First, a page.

In view of consistent evidence across the studies on inadequate knowledge and skills as a significant barrier, we suggest that a certification requiring competence in initiating and managing side-effects of clozapine becomes a mandatory requirement in training programmes.
Prehospital airway management (AM) is the first priority in the care of emergency and trauma victims as it has shown to improve survival in these patients.
The aim of this study was to assess training and knowledge of ambulance staff and availability of AM equipment in ambulances of Karachi, Pakistan.
This cross-sectional study was conducted from June through September 2014. Interviews were conducted with management of six ambulance service providers and 165 ambulance staff. Data from the management included availability of AM equipment in the ambulances, number and designation of staff sent for emergency calls, and AM training of staff. Ambulance staff were assessed for their awareness, knowledge, and training pertaining to AM.
All the ambulance services (A through F) had basic equipment for AM but lacked qualified and trained staff. All services had solo drivers (98.3%) for emergency calls; however, Ambulance Service A also had doctors and paramedics. Only 35.7% (59/165) of ambulance staff had awareness regarding AM, out of which 77.9% (46/59) belonged to Ambulance Service A. Of these 59 staff, 81.4% received some form of AM training. Staff with AM awareness, when assessed for knowledge pertaining to AM steps and AM equipment, had a mean score of 4.7/5 and 8.4/12, respectively.
Even though ambulances are equipped with basic equipment, due to lack of trained staff, these ambulances only serve the mere purpose of transportation. There is a need to train ambulance staff and increase ambulance to staff ratio to improve prehospital AM and patient survival.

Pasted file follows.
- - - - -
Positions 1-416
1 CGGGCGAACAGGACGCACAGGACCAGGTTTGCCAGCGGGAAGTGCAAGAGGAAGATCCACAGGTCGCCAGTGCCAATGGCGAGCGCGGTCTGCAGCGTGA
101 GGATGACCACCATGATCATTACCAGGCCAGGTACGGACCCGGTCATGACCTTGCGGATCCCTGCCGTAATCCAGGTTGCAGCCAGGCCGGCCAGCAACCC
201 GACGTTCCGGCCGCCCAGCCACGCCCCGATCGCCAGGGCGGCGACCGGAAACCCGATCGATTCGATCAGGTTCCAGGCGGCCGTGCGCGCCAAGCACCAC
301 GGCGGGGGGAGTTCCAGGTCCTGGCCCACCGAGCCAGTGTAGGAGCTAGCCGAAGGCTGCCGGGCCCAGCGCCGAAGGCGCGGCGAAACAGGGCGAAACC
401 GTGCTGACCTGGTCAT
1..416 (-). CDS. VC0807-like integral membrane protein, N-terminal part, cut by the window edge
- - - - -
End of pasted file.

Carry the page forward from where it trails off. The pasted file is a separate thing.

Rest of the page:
IsmailS, ZiaN, SamadK, NaeemR, AhmadH, RazaA, BaqirM, KhanUR. Prehospital Airway Management in Emergency and Trauma Patients: A Cross-sectional Study of Ambulance Service Providers and Staff in a Low- and Middle-income Country. Prehosp Disaster Med. 2015;30(6):606–612.
Only a little information is available on the genetic association of basic within-boll yield components of segregating populations. A total of 25 genotypes were evaluated for genetic diversity using SSR markers in 2012; of these, eight diverse genotypes were selected to attempt the generation of five crosses. From the progeny of these five crosses, five F3 populations were developed. Data for within-boll yield components were recorded by taking 30 observations (one observation average of five bolls) from each population, and analysed for genotypic and phenotypic correlations followed by the path coefficient analysis from the genotypic correlation. The highest genotypic correlation was observed between seed cotton yield per locule and number of seeds per boll (ranging from 0.654 to 0.972 for different crosses). Except number of seeds per locule and lint percentage, all the other within-boll yield components had a highly significant positive correlation with seed cotton yield, whereas the former two had a negative correlation. Path coefficient analysis revealed that number of seeds per boll had a maximum direct effect on yield (ranging from 0.776 to 0.895 for different crosses), and also had a relatively high magnitude of the indirect effect via other traits. Differences were observed in the magnitude of correlation coefficients and direct/indirect effects for different populations, but the direction of genetic association always remained the same. The present study showed that number of locules per boll, seed cotton yield per locule, number of seeds per boll and seed cotton yield per boll can be used as efficient selection criteria for the improvement in seed cotton yield.